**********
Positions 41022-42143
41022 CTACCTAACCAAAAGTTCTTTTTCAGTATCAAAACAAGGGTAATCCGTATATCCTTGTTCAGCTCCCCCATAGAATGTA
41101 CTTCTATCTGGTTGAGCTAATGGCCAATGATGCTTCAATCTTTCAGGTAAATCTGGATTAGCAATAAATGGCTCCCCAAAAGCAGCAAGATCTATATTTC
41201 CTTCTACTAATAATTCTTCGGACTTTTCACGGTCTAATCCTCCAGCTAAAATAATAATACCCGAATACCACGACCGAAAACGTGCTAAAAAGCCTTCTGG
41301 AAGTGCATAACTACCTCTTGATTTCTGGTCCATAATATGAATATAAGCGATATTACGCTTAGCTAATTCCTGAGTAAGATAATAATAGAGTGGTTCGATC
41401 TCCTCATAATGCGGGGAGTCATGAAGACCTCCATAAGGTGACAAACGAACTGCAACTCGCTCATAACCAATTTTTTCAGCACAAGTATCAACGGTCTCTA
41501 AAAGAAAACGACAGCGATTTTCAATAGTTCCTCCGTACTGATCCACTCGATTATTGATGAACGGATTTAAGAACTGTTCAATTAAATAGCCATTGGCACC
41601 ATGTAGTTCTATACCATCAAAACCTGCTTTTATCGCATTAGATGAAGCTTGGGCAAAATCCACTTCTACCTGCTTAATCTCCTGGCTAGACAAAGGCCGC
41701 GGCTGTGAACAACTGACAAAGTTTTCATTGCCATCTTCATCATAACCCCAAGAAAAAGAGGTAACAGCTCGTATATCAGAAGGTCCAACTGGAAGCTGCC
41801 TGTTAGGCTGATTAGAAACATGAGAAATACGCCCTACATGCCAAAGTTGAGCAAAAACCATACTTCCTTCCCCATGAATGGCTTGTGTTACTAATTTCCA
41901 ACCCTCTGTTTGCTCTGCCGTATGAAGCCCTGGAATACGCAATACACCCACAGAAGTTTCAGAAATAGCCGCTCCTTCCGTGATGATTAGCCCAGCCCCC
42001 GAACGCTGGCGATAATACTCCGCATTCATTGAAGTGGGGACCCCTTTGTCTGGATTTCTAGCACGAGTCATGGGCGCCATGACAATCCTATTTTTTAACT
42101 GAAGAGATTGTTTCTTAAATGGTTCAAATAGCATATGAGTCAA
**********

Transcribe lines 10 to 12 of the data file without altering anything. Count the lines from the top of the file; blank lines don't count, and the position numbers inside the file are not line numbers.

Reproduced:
41801 TGTTAGGCTGATTAGAAACATGAGAAATACGCCCTACATGCCAAAGTTGAGCAAAAACCATACTTCCTTCCCCATGAATGGCTTGTGTTACTAATTTCCA
41901 ACCCTCTGTTTGCTCTGCCGTATGAAGCCCTGGAATACGCAATACACCCACAGAAGTTTCAGAAATAGCCGCTCCTTCCGTGATGATTAGCCCAGCCCCC
42001 GAACGCTGGCGATAATACTCCGCATTCATTGAAGTGGGGACCCCTTTGTCTGGATTTCTAGCACGAGTCATGGGCGCCATGACAATCCTATTTTTTAACT